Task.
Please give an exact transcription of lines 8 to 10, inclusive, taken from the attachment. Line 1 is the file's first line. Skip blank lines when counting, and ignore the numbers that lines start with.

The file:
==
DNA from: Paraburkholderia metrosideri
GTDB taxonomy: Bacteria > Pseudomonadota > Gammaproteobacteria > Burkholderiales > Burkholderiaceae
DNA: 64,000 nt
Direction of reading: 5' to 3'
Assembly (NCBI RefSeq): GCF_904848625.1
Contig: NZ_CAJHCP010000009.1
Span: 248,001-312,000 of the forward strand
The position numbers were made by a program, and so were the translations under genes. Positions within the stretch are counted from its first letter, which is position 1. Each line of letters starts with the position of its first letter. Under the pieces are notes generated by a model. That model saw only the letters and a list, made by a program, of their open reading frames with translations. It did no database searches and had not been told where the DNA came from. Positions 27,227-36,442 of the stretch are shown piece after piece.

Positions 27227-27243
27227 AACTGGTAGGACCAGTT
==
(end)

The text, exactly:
The position numbers were made by a program, and so were the translations under genes. Positions within the stretch are counted from its first letter, which is position 1. Each line of letters starts with the position of its first letter. Under the pieces are notes generated by a model. That model saw only the letters and a list, made by a program, of their open reading frames with translations. It did no database searches and had not been told where the DNA came from. Positions 27,227-36,442 of the stretch are shown piece after piece.

Positions 27227-27243
27227 AACTGGTAGGACCAGTT